This was a master stroke, for it meant that already-sensitised Delhi-based diplomats would be present rather than the more senior delegation in Geneva. (Even ambassadors of the same country but based in Kathmandu and New Delhi tend to have differing perceptions on Bhutan. The Delhi view generally prevails.)
At the pre-Geneva meeting in Delhi, when Tshering was asked about the south, recalls a diplomat who was asked about the south, recalls a diplomat who was present, “he replied that the problem was not very acute. He was very open in his answer, and we all went away satisfied.” In Geneva, according to a refugee who has read the Bhutanese delegation´s report to the Government, Switzerland and Germany did raise the matter of human rights violations, but this apparently made no impact on the actual pledging.
Thus, at the very time that the Lhotshampa exodus was at its peak and the death rate from a meningitis epidemic was the highest in the refugee camps, Bhutan was presented the largest aid package it has ever received. Even Lynpo Dawa Tshering expressed surprise at the windfall: “…We did not expect so much pledging.” And the lesson he drew from it, as reported by the Telegraph, was that “Bhutan´s image remained untarnished in the international community despite the attempts of Nepali-speaking agitators to project the Royal Government in a poor light.”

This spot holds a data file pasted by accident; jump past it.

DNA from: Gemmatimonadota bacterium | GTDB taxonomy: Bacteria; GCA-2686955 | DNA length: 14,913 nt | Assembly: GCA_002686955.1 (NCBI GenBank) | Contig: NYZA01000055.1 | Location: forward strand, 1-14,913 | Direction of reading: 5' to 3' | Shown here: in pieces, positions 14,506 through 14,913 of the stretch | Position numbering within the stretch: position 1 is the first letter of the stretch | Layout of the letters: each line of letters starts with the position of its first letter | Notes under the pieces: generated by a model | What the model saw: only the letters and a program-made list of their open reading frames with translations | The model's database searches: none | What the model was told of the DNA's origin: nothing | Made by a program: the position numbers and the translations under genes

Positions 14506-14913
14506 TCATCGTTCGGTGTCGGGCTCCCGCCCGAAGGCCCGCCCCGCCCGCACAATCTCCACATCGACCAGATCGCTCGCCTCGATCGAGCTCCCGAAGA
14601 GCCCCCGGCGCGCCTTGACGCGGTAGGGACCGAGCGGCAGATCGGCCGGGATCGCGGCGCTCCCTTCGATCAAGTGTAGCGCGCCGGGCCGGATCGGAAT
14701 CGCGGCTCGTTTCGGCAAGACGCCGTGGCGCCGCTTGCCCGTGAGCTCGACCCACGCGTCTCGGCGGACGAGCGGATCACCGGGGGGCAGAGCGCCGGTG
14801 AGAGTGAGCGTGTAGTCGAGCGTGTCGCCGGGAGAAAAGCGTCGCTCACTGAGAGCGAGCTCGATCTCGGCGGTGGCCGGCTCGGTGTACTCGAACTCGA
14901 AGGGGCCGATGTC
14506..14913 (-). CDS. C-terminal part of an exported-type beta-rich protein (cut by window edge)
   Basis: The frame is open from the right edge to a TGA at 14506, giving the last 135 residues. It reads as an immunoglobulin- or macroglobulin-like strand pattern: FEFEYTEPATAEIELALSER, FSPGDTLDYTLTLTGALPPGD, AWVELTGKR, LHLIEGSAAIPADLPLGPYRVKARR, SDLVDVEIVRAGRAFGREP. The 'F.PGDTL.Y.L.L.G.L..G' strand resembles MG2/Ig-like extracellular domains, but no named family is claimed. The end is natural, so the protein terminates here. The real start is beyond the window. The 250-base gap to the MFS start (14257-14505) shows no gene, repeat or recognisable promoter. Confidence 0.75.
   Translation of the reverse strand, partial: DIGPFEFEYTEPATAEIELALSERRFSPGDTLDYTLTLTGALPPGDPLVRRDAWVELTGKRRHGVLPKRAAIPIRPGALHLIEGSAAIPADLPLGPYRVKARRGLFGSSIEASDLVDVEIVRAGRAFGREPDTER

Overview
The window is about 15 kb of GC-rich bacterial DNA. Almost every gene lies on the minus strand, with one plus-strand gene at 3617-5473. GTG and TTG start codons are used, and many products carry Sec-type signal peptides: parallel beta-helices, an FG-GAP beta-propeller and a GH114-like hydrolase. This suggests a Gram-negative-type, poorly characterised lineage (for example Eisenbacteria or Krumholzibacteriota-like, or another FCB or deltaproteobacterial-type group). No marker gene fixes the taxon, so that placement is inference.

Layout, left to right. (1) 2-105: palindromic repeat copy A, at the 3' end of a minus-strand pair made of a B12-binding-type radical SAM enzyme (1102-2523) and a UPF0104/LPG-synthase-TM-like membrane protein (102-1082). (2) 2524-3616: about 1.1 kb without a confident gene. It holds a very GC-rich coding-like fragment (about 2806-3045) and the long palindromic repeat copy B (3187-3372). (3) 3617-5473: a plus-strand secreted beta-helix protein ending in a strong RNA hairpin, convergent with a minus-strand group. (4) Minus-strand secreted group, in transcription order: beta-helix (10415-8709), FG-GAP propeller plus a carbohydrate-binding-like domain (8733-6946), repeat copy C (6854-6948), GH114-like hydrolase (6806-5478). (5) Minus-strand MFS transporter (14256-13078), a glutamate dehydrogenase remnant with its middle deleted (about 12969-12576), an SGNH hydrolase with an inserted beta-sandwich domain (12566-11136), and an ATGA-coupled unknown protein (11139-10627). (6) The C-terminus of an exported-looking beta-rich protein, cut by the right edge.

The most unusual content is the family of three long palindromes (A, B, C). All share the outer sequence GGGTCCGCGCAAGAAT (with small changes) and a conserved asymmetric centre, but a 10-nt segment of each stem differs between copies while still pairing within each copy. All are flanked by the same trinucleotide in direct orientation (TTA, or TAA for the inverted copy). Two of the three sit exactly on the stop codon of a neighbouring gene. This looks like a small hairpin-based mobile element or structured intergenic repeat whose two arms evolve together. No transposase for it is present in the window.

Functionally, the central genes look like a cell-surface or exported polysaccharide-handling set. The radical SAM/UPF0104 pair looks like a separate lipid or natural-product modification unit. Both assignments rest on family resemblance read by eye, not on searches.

Otherwise, too, development programmes have been stepped up by the donors. New countries are offering development assistance, while other increase their commitments. GTZ is going ahead with new plans, much to the unhappiness of some Nepal-based German volunteers. According to one expatriate development worker in Bhutan, the Dutch and the Danes have significantly raised their ODA over the past year. The ADB has too upped its disbursements slightly, while the World Bank has started new programmes.
To give the donor governments some credit – particularly Austria, Denmark and Japan – they did shoot down the Government’s funding proposal for a ‘Green Belt’ a couple of years ago. The plan was to evacuate a one-kilometre swath of forest right along the southern border with India. The plan was sold as an environmental project, but the donors got wise to the fact that the maximum concentration of Lhotshampa population is in the proposed stretch.